Additionally, students will be able to participate in the HSP’s 35th Anniversary celebration. On Friday June 21st we will kick off our festivities with a panel of scholars exploring Latinidad in Theological Education. This panel will launch a year long exploration on how the diversity of Latinx peoples offers new insights and perspectives for theological education, producing resources that can be used in seminary and divinity school classrooms across the country. On Saturday June 22nd the festivities continue in Philadelphia at the campus of Esperanza, a non-profit that for over 30 years has been supporting the Latinx community of North Philly. There Dr. Cláudio Carvalhaes and an international cast will perform his play “When Wajcha Meets Pachamama” that builds on indigenous epistemologies from the Americas to explore the implications of climate catastrophe. This unique play has been accepted to the New York Theatre Festival and will show across the country including at Yale Divinity School. After this the festivities will continue with an art exhibit, reception, banquet serving local cuisine, and a night of dancing with live music from local Philadelphia artists.
This 35th Summer Session will be an extremely unique experience and you won’t want to miss it!
Unless otherwise stated in the course description, all HSP courses are primarily taught in English.
Masters level students at accredited institutions as well as doctoral students can apply for our classes. Priority admission is first given to Masters level students from HSP Sponsoring Schools.
Fees depend on student’s institution and degree program. See above chart for details.
Rolling Admissions through March 31, 2024
- New Testament
- Religion and the City
- Practical Theology/Pastoral Leadership
- Contextual Theology
Dr. Efraín Agosto
Reading Paul in the 21st Century: Empire, Religion, & Latinidad
This course overviews the letters of the Apostle Paul in the Christian New Testament with a view toward understanding them in light of our 21st century reality. In particular, issues of the immediate context of Paul’s letter-writing and ministry in the early Jesus movement, which
developed in the context of the first century Roman Empire, will occupy early sessions of this course, keeping in mind correspondences with empire, colonization, and religion today. Second, questions of interpretative approaches to these ancient religious texts in light of Latine reality today will be analyzed. How do the traditional historical-critical approaches to understanding Paul’s letters relate to sociological and post-colonial readings that connect the documents to religious and political realities today, especially among Latine communities? Finally, the course confronts difficulties in understanding and misunderstanding Paul in light of religious, social, and political challenges our communities face. For example, how do current phenomena like Christian Nationalism, homophobia, and gender inequality relate to Paul’s writings and their interpretation for today? These and other current issues will inform our reaching back in these important documents from first century Christian history, theology, and religious practice, in particular as Latinx communities of faith and practice.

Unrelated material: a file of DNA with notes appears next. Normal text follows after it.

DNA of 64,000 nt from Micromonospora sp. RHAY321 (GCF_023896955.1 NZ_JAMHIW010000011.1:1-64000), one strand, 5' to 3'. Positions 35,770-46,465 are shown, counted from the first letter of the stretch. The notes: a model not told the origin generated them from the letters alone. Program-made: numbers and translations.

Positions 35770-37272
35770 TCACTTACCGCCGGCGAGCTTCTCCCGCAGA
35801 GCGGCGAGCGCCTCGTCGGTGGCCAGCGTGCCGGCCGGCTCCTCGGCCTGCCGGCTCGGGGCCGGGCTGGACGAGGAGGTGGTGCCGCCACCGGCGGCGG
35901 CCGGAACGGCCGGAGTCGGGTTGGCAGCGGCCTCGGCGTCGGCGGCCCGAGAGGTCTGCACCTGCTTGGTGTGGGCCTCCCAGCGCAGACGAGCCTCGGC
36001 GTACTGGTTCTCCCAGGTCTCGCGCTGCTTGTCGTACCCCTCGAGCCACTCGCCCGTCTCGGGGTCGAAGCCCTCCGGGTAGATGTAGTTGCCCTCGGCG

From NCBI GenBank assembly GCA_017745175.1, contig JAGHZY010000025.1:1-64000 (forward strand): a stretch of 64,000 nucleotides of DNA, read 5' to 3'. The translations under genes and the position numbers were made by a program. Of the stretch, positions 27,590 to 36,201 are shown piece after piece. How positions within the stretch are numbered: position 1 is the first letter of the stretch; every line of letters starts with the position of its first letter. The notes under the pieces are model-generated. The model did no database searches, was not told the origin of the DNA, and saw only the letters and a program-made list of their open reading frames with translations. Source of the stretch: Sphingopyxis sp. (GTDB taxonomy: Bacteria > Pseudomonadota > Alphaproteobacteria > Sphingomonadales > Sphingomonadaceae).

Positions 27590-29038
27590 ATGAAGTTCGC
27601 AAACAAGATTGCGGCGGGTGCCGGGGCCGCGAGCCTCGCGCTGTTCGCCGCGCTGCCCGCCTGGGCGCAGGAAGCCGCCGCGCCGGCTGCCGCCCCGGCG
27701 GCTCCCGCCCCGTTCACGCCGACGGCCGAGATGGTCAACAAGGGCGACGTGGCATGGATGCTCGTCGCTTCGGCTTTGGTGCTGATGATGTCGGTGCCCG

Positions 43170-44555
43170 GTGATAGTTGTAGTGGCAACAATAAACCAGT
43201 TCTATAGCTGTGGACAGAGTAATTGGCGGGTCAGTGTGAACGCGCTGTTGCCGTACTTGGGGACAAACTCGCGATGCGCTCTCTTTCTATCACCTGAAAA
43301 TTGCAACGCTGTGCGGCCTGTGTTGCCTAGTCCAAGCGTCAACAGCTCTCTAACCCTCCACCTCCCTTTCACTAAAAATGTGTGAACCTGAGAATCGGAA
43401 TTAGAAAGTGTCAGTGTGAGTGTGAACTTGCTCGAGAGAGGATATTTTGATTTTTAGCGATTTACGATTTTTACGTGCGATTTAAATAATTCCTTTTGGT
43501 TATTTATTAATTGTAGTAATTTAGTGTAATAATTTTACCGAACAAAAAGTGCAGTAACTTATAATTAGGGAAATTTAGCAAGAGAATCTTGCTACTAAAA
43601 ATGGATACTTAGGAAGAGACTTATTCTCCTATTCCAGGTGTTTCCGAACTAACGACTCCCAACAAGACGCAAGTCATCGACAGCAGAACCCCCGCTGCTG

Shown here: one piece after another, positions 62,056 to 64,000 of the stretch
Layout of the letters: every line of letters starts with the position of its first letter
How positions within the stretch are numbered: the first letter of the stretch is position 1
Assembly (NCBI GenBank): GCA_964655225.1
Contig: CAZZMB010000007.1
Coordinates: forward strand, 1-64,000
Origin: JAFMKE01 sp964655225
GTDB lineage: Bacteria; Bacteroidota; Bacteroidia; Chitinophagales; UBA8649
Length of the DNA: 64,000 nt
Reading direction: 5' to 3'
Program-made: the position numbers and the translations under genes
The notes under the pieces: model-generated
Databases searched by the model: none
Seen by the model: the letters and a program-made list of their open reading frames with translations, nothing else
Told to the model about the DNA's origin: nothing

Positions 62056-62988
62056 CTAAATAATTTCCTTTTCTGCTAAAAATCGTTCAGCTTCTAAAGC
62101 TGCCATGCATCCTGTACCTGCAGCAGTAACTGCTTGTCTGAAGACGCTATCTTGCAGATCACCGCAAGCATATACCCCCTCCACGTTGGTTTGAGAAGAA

Dr. Harold Morales
Morgan State University
Religion and the City
Religion in cities can help address spiritual and mental health, food and housing insecurity, violence, addiction, public education, and other social issues that emerge in urban environments. Efforts to address these issues by congregations and non-profit organizations are shaped by particular visions of the good life/human flourishing. This course is an invitation to reflect on the visions of human flourishing that shape our engagements with cities. The course will include critical engagements with theories and methods, case studies, and a practicum. First, we will learn about classical and innovative theories of and approaches to the good life (e.g. flourishing, utopia, Eden, heaven, Zion, salvation, liberation, pleasure and joy, holistic health and wellbeing, quality of life, etc.). We will then engage good life case studies that raise question regarding: (1) the application of creation stories to citational and commemorative practices and project management; (2) mental and spiritual health and leadership development; (3) academic and practical engagements with religion, spirituality, morality, justice, and community; (4) education, mentorship, and learning; (5) food, housing, grounding and other areas. To help bridge the gap between theory and practice, you will develop a Scholarly Personal Narrative (SPN) where you will make connections between your experiences/positionality, your own personal vision of the good life, and the role of academic and/or ministerial work. You will also complete an application draft (as a graded assignment) for a 2025 Summer Research Grant by Morgan State University’s Center for Religion and Cities. If selected for funding, project management mentoring will be provided as well. Through engagements with theory and method, case studies, and a practicum, this course will thus prepare you for the work of visioning and project management making it possible to bring your visions of human flourishing to life in concrete and practical ways.